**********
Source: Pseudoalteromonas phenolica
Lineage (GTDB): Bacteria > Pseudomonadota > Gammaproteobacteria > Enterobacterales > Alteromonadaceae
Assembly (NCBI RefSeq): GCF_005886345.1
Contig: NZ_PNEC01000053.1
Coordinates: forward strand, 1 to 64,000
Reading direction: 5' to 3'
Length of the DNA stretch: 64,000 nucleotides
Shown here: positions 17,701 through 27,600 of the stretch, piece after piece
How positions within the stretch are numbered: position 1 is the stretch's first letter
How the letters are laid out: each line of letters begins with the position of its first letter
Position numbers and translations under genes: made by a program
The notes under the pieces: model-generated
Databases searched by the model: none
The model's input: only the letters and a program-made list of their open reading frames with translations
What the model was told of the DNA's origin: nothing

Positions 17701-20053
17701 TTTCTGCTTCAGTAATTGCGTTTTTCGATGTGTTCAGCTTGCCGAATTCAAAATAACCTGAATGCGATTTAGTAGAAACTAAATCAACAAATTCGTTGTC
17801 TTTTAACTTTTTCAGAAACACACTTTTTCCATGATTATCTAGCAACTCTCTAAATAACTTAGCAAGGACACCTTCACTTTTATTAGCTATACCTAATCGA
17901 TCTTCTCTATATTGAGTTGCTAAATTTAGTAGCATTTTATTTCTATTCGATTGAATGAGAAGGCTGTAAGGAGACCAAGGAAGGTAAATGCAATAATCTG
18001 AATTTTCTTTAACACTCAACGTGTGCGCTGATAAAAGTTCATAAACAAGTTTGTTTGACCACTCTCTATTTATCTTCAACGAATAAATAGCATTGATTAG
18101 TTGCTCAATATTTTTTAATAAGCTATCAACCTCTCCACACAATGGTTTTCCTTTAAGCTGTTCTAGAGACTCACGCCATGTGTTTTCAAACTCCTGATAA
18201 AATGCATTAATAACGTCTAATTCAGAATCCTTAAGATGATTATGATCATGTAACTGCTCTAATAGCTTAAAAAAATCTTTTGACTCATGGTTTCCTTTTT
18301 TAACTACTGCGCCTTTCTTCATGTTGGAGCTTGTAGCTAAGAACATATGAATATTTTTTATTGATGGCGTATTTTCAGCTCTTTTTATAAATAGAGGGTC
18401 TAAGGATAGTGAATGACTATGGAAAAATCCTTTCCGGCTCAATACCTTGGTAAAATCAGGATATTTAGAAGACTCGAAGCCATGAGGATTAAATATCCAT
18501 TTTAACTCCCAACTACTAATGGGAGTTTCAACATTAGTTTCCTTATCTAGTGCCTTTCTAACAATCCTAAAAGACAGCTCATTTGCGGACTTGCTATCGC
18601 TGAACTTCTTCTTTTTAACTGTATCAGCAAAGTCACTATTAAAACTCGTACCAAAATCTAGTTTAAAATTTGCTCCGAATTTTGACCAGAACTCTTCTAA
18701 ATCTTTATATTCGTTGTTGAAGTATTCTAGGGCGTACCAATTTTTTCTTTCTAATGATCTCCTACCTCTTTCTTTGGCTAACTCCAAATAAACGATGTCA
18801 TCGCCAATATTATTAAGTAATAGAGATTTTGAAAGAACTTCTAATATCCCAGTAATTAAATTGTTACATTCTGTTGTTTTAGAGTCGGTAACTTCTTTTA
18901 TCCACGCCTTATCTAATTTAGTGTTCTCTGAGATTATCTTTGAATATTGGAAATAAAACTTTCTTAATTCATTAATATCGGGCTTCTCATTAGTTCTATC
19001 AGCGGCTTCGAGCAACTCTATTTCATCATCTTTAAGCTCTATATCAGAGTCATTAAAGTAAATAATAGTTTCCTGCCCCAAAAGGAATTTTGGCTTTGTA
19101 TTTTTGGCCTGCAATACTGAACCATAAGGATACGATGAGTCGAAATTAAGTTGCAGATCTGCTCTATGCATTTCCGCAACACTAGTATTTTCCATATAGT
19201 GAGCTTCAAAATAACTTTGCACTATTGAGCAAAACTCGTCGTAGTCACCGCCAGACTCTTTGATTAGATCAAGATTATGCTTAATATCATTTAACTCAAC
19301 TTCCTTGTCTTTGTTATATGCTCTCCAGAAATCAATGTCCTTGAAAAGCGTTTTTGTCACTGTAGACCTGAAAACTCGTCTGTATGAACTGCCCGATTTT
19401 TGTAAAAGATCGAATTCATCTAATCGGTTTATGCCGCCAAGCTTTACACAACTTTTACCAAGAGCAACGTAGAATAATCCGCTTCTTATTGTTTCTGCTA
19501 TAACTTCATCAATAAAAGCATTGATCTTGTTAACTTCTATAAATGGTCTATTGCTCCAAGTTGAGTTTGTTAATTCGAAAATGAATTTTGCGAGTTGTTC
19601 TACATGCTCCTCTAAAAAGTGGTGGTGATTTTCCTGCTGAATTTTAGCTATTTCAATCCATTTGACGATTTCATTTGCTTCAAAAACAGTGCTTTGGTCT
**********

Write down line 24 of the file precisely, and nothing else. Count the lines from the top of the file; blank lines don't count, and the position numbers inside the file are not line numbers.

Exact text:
18401 TAAGGATAGTGAATGACTATGGAAAAATCCTTTCCGGCTCAATACCTTGGTAAAATCAGGATATTTAGAAGACTCGAAGCCATGAGGATTAAATATCCAT